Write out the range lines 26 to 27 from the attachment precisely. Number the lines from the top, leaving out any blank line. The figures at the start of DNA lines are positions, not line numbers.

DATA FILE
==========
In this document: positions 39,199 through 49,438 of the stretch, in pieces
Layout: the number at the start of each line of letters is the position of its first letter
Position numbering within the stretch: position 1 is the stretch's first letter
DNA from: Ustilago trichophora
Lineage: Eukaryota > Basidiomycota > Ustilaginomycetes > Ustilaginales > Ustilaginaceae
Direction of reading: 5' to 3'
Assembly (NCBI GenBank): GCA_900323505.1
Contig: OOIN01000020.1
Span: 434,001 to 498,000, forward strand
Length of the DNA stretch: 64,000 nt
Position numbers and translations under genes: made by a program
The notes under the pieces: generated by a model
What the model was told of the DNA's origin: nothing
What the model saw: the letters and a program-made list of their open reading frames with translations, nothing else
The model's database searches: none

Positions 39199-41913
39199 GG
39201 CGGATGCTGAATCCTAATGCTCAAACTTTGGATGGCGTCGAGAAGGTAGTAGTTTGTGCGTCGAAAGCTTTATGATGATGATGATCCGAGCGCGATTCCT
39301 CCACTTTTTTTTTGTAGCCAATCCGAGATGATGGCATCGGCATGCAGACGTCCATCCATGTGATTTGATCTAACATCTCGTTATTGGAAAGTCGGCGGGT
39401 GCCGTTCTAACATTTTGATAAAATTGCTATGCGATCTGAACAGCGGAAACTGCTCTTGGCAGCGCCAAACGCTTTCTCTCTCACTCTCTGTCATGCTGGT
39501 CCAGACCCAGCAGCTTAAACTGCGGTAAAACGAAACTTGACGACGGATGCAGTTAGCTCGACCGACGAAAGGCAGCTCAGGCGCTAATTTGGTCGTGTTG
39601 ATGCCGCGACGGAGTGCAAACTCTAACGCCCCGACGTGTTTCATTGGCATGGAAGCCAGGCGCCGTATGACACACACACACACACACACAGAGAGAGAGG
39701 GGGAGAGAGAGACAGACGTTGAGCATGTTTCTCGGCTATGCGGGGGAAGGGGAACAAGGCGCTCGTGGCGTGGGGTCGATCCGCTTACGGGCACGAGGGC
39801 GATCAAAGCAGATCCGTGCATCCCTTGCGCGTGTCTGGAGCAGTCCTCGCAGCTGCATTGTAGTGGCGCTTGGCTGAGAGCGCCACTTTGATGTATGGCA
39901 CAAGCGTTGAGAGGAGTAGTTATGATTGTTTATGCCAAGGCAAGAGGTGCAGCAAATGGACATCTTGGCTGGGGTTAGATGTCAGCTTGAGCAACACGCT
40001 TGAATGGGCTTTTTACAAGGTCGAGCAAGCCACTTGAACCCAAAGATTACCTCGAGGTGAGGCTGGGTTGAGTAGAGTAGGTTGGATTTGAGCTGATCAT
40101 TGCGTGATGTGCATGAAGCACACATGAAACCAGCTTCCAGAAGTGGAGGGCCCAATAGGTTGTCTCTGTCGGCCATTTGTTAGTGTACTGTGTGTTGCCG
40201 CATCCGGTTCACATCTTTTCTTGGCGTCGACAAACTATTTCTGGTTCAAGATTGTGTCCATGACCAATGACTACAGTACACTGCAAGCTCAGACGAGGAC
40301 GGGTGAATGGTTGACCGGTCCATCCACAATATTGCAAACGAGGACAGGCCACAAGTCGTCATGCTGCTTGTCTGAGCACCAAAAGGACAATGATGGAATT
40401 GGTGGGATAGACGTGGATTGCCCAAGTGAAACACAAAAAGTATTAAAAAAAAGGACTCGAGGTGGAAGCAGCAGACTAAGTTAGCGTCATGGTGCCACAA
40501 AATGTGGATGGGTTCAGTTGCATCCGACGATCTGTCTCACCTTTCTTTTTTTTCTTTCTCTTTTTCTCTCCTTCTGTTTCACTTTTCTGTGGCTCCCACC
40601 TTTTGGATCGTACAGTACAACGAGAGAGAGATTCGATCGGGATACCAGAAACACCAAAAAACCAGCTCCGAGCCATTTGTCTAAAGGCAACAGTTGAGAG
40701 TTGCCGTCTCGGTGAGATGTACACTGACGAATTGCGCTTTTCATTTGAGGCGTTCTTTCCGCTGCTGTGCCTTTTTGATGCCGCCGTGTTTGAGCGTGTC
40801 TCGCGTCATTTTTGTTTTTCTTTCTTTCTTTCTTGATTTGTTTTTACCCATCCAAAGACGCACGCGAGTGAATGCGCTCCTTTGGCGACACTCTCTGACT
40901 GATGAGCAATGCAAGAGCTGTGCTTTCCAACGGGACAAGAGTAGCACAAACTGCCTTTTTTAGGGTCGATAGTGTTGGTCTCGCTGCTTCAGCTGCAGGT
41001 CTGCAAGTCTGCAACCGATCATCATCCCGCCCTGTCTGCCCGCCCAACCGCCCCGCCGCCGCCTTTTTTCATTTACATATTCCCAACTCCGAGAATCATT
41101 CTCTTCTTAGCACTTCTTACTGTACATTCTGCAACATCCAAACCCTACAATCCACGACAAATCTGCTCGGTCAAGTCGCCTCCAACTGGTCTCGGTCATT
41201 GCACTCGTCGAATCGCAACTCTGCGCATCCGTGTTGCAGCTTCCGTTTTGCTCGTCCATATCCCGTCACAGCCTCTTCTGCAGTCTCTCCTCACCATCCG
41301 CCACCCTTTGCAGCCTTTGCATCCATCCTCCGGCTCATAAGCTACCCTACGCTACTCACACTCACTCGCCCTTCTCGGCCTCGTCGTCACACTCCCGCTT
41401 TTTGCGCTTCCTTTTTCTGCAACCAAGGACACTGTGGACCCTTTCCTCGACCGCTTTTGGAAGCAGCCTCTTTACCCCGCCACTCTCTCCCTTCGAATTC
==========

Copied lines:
40001 TGAATGGGCTTTTTACAAGGTCGAGCAAGCCACTTGAACCCAAAGATTACCTCGAGGTGAGGCTGGGTTGAGTAGAGTAGGTTGGATTTGAGCTGATCAT
40101 TGCGTGATGTGCATGAAGCACACATGAAACCAGCTTCCAGAAGTGGAGGGCCCAATAGGTTGTCTCTGTCGGCCATTTGTTAGTGTACTGTGTGTTGCCG